As the IDF official said, “We have proven over more than 70 years as a sovereign state that you don’t push us around.”
Could Israeli air strikes in Syria trigger war between Israel and Russia?
Israel remains determined to continue pounding Iranian forces in Syria in a bid to keep Tehran’s forces away from Israel’s northern border. At the same time, Russia has thousands of troops in Syria that could be caught in the crossfire—or even become belligerents if Moscow tires of its Syrian ally being pummeled.
And if Israel and Russia come to blows, would Israel’s big brother—the United States—feel compelled to intervene?
Not that Jerusalem or Moscow are eager for such a fight. “Neither of us desire a military confrontation,” a senior Israel Defense Forces (IDF) official told me during a recent interview in Jerusalem. “It would be detrimental to both sides.”
Yet Israel’s policy boils down to this: it will do whatever it sees as necessary to eject Iranian forces from Syria. And if Russia doesn’t like it, then that’s just the price of ensuring that Syria doesn’t become another Iranian rocket base on Israel’s border.
Relations between Jerusalem and Moscow are far warmer than during the Cold War. The result is a strange embrace reminiscent of the U.S.-Soviet detente of the 1970s. On the surface, a certain friendliness and desire for cooperation. Yet beneath the smiles is wariness, suspicion and a clash of fundamental interests.
“No one in Israel is confused about who the Russians are and who they are aligned with,” said the IDF official, who spoke on condition of anonymity. “The Russians are not our allies, to put it mildly. We have one ally, and that is the United States. The Russians are here for totally different objectives. They are supporting a regime [Syria] that has an outspoken goal of annihilating Israel if it only could. They are also part of a coalition that supports Iran.”
Just how easily Israeli military operations can trigger an incident became evident during a September 2018 strike on ammunition depots in western Syria. Anti-aircraft missiles launched by Syrian gunners accidentally shot down a Russian Il-20 surveillance aircraft, killing fifteen people. Israel denies Russian accusations that it deliberately used the Russian plane as cover, or failed to give Moscow sufficient warning of the raid. Yet Russia still blamed Israel for the mishap and retaliated by supplying advanced S-300 anti-aircraft missiles to Syria.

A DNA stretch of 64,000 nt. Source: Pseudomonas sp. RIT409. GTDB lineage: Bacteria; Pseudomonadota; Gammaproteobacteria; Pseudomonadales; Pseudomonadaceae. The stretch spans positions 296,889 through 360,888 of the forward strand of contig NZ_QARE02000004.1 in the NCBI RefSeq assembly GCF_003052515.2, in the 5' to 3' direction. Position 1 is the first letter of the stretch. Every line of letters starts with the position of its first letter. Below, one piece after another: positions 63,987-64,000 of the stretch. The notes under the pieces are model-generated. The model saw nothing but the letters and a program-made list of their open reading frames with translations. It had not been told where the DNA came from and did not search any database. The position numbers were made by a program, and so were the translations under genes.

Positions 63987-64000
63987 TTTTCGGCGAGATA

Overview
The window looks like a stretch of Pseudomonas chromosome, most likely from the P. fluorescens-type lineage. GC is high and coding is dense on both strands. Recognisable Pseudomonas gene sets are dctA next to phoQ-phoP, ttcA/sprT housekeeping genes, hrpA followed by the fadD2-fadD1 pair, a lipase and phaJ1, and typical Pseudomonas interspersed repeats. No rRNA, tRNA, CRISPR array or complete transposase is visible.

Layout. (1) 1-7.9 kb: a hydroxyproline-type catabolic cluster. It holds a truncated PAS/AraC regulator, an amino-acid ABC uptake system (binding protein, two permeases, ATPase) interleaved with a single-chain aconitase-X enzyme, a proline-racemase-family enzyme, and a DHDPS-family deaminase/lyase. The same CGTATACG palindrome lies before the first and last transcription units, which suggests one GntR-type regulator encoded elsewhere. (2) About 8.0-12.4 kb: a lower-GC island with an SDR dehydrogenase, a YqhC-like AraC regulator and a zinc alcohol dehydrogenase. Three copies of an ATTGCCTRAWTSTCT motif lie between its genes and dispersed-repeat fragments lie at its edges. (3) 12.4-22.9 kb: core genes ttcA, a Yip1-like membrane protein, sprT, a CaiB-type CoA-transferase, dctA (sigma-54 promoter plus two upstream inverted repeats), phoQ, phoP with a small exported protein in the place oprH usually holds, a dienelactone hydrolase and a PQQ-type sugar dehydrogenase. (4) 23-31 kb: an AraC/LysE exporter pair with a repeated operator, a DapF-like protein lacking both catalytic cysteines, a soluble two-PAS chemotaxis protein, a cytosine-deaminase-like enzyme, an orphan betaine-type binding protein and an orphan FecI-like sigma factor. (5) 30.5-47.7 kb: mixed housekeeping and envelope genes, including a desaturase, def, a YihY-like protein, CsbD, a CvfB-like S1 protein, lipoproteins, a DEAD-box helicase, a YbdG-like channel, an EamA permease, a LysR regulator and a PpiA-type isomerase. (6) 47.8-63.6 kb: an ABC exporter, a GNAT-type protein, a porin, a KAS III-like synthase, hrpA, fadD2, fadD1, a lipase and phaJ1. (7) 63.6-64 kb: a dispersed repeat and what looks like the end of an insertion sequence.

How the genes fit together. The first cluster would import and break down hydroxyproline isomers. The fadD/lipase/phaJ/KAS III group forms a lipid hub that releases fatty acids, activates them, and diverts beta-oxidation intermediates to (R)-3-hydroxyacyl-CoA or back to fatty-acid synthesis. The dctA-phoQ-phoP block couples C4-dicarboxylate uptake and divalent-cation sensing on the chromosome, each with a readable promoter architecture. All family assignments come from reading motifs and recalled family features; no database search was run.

Nonetheless, Israel sees value in Russia as a potential restraint on Iran, and a possible lever to get Iranian forces out of Syria. After a February meeting between Prime Minister Benjamin Netanyahu and President Vladimir Putin to mend fences after the Il-20 incident, Israeli officials claimed Putin had agreed that foreign forces should withdraw from Syria. For Moscow, friendly relations with Israel offer more influence in the Middle East even as America may be scaling down its presence in the region.
Still, the Kremlin has denounced Israeli strikes in Syria as “illegitimate.” Syria has been a Russian ally for more than fifty years, and it was Russian air strikes—along with Iranian and Hezbollah troops—that saved Syrian president Bashar al-Assad’s faltering regime from ISIS and other rebel groups. At least 63,000 Russian troops have served in Syria since 2015. Though Putin has promised since 2016 that Russian forces would withdraw, Russia currently retains more than 5,000 troops and private military contractors in Syria, backed by several dozen aircraft and helicopters.
And Russia is in Syria to stay. The Syrian port of Tartus is Russia’s only naval base in the Mediterranean: in 2016, Moscow and Damascus signed a forty-nine-year agreement that allows nuclear-powered Russian warships to operate from there. In addition, Russian aircraft and surface-to-air missiles, including the long-range S-400 air defense system, operate from at least two air bases in western Syria.
Israel can live with the Russians next door—but not the Iranians. Israeli officials warn of Tehran’s plan to station 100,000 Iranian and allied troops in Syria. Hezbollah, with its estimated arsenal of 130,000-plus rockets, already menaces Israel’s Lebanon frontier. Syria joining Lebanon as a second Iranian rocket base is the stuff of Israeli nightmares.